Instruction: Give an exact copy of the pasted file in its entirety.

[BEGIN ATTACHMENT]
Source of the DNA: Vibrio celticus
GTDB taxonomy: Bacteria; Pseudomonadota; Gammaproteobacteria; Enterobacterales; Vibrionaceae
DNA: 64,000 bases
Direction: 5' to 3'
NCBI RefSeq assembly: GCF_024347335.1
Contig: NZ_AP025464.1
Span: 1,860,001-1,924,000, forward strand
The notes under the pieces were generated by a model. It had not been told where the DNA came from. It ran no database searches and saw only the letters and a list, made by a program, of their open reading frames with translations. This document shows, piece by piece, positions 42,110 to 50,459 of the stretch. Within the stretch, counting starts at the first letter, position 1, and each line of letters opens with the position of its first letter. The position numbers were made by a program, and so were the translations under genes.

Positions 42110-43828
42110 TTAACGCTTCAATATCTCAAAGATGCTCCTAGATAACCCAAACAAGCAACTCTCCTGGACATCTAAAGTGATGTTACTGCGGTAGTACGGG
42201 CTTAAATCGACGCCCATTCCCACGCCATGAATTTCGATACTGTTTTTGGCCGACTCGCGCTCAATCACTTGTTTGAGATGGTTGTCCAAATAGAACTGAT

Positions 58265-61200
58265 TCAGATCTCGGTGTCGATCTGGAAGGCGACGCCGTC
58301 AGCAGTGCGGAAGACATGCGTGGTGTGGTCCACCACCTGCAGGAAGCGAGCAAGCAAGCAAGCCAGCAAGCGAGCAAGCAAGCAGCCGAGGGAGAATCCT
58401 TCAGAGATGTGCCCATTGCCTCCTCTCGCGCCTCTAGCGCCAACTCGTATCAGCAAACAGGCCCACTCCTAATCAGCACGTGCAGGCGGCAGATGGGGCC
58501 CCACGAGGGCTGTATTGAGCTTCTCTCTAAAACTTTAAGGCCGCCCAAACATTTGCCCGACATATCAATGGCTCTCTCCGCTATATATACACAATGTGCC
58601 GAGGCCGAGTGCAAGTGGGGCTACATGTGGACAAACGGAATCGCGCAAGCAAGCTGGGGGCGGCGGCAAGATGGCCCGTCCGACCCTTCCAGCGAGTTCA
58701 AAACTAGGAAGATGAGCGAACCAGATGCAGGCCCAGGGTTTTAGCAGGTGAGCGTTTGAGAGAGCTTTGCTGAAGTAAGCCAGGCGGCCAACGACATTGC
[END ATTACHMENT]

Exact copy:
Source of the DNA: Vibrio celticus
GTDB taxonomy: Bacteria; Pseudomonadota; Gammaproteobacteria; Enterobacterales; Vibrionaceae
DNA: 64,000 bases
Direction: 5' to 3'
NCBI RefSeq assembly: GCF_024347335.1
Contig: NZ_AP025464.1
Span: 1,860,001-1,924,000, forward strand
The notes under the pieces were generated by a model. It had not been told where the DNA came from. It ran no database searches and saw only the letters and a list, made by a program, of their open reading frames with translations. This document shows, piece by piece, positions 42,110 to 50,459 of the stretch. Within the stretch, counting starts at the first letter, position 1, and each line of letters opens with the position of its first letter. The position numbers were made by a program, and so were the translations under genes.

Positions 42110-43828
42110 TTAACGCTTCAATATCTCAAAGATGCTCCTAGATAACCCAAACAAGCAACTCTCCTGGACATCTAAAGTGATGTTACTGCGGTAGTACGGG
42201 CTTAAATCGACGCCCATTCCCACGCCATGAATTTCGATACTGTTTTTGGCCGACTCGCGCTCAATCACTTGTTTGAGATGGTTGTCCAAATAGAACTGAT

Positions 58265-61200
58265 TCAGATCTCGGTGTCGATCTGGAAGGCGACGCCGTC
58301 AGCAGTGCGGAAGACATGCGTGGTGTGGTCCACCACCTGCAGGAAGCGAGCAAGCAAGCAAGCCAGCAAGCGAGCAAGCAAGCAGCCGAGGGAGAATCCT
58401 TCAGAGATGTGCCCATTGCCTCCTCTCGCGCCTCTAGCGCCAACTCGTATCAGCAAACAGGCCCACTCCTAATCAGCACGTGCAGGCGGCAGATGGGGCC
58501 CCACGAGGGCTGTATTGAGCTTCTCTCTAAAACTTTAAGGCCGCCCAAACATTTGCCCGACATATCAATGGCTCTCTCCGCTATATATACACAATGTGCC
58601 GAGGCCGAGTGCAAGTGGGGCTACATGTGGACAAACGGAATCGCGCAAGCAAGCTGGGGGCGGCGGCAAGATGGCCCGTCCGACCCTTCCAGCGAGTTCA
58701 AAACTAGGAAGATGAGCGAACCAGATGCAGGCCCAGGGTTTTAGCAGGTGAGCGTTTGAGAGAGCTTTGCTGAAGTAAGCCAGGCGGCCAACGACATTGC